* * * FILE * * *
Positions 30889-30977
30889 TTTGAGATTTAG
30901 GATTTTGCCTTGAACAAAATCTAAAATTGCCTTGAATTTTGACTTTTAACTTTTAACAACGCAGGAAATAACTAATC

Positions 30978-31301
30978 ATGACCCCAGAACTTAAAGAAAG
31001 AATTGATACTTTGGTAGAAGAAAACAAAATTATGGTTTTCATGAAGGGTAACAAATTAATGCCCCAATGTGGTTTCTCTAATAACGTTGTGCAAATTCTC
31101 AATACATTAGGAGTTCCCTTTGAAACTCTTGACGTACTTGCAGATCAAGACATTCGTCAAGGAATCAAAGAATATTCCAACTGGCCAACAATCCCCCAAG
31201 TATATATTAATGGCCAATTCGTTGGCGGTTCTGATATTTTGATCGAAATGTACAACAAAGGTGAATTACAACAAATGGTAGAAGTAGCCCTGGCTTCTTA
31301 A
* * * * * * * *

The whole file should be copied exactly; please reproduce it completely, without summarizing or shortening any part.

Positions 30889-30977
30889 TTTGAGATTTAG
30901 GATTTTGCCTTGAACAAAATCTAAAATTGCCTTGAATTTTGACTTTTAACTTTTAACAACGCAGGAAATAACTAATC

Positions 30978-31301
30978 ATGACCCCAGAACTTAAAGAAAG
31001 AATTGATACTTTGGTAGAAGAAAACAAAATTATGGTTTTCATGAAGGGTAACAAATTAATGCCCCAATGTGGTTTCTCTAATAACGTTGTGCAAATTCTC
31101 AATACATTAGGAGTTCCCTTTGAAACTCTTGACGTACTTGCAGATCAAGACATTCGTCAAGGAATCAAAGAATATTCCAACTGGCCAACAATCCCCCAAG
31201 TATATATTAATGGCCAATTCGTTGGCGGTTCTGATATTTTGATCGAAATGTACAACAAAGGTGAATTACAACAAATGGTAGAAGTAGCCCTGGCTTCTTA
31301 A